“A lot of us are not only talented footballers, but we are very intelligent young ladies as well. We went abroad, got a degree, and it is very difficult to come back home and not get jobs,” Attin-Johnson pointed out. “So, hopefully the heads that be can facilitate that. Help us throughout our football career and even after.”
Like many of the older players, the women’s team captain has to think of a career ahead, and at age 28 she is unsure whether she will see another World Cup qualification campaign.
“Four years from now? It’s hard to say. Especially with a loss like this. I am very distressed at this moment,” Attin-Johnson stated. “A lot of things have to change for us to commit our time. We (are) getting older, so we have to find a career that will finance us through our lives,” she added.
The captain also called on the authorities to improve the status of women footballers, so that upcoming footballers do not have to face the hardship they went through during the World Cup qualifying campaign.
“Football is not my life, it a passion for me. I graduated with a degree in sport management, so I can fall back on that. But for the other kids coming up, who are in school right now, they have a lot of football to play. Granted, I hope, a lot of resources is pumped into women’s football,” she said.
“I hope now they can see what we can give and what a little resources and investment in women’s football can do. Hopefully, the head that be, take charge and start putting money into women’s football,” she added. “I hope a lot of resources is pumped into women’s football to make it easier for the ones going to school, and the ones that are coming up to have a way of life,” she ended.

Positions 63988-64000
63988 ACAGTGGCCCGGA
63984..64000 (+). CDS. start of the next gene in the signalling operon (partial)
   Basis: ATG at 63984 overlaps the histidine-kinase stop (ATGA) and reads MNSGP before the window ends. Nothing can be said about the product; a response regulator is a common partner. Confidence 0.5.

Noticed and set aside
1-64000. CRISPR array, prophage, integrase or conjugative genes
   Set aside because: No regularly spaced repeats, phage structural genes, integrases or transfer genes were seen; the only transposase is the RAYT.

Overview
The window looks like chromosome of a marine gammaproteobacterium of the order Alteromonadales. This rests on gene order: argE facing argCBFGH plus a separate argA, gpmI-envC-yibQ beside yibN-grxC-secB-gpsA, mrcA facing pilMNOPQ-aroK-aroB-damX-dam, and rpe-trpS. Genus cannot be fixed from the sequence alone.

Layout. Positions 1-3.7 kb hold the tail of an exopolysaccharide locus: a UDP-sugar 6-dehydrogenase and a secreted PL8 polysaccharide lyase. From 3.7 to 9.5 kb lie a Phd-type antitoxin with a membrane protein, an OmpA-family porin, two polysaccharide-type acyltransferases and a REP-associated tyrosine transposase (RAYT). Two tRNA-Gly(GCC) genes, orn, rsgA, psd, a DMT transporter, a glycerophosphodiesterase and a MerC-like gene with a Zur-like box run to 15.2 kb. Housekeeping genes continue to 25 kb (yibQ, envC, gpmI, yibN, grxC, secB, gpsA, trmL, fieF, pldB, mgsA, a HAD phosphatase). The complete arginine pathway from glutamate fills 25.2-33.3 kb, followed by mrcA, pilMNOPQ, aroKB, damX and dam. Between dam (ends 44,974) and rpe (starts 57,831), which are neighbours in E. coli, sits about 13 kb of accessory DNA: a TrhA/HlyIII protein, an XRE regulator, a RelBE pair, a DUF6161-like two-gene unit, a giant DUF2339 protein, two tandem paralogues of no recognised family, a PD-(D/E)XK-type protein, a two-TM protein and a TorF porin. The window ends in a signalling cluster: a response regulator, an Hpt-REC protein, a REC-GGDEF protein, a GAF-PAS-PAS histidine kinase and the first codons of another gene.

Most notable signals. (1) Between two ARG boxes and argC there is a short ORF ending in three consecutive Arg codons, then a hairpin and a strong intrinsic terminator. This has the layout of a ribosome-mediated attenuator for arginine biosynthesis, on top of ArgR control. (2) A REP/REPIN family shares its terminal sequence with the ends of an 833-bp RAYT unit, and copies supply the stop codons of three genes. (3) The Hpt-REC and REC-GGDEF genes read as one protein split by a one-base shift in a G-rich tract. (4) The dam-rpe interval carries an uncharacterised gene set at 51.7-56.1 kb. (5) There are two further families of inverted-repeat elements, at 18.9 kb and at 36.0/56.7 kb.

Early August, 2014: US-based coach Randy Waldrum is hired and accepts leading the team without pay until the TTFA gets funding.

August 27: One day after winning the Caribbean Championship, captain Maylee Attin-Johnson and the team’s coach Randy Waldrum appealed for funding to gather the team together to train and prepare properly in preparation for the October 12-26 CONCACAF Women’s Championship.

October 5: Six days before the start of the CONCACAF Women’s Championship, some members of the Women Soca Warriors are stranded in T&T ahead because the TTFA had trouble raising $40,000 to process visas for the team. A planned pre-tour camp that was expected to include warm-up matches, is compromised and the TTFA scrambles to get the team together in time for their first match against world number one ranked USA.

October 6: The final members of the team travel to Dallas, Texas, four days after the team’s originally scheduled departure. In a last ditch effort the Ministry of Sport bailed out the TTFA providing financial support to cover costs for the training camp in Dallas to run until October 13 and other allowances and team-related expenses. Petrotrin provides casual wear and $75,000 to assist in the visa payments.

October 8: Coach Waldrum tweets about the T&T female soca warriors, “I need HELP! T&T sent a team here last night with $500 total. No equipment such as balls, no transportation from airport to hotel, nothing.”
October 9: The Haitian football team and the T&T diaspora in Dallas contribute over US$10,000 to the team. The coach is able to raise much needed funds while the Ministry of Sport injects over $200,000 to help the team.

November 26: Prime Minister Kamla Persad-Bissessar scolds the TTFA organisation to get its house in order to provide funding for football in T&T as she delivers a promised one-off $1.5 million incentive payment to the team.

December 2: At a post-match interview after their 1-0 loss to Ecuador, captain Attin-Johnson appeals for help with securing jobs as she and several of her teammates have failed to secure jobs despite being qualified.


FOOTBALL PASSION: Maylee Attin-Johnson yesterday.
Source: http://www.trinidadexpress.com/news/WE--NEED--JOBS-284701631.html

Offline asylumseeker

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Re: Thread for the T&T WNT vs Ecuador WNT Game (02-Dec-2014)
« Reply #188 on: December 06, 2014, 06:58:06 PM »
Anybody have any insights on why an Ecuadoran Air Force small passenger jet landed at Piarco this afternoon?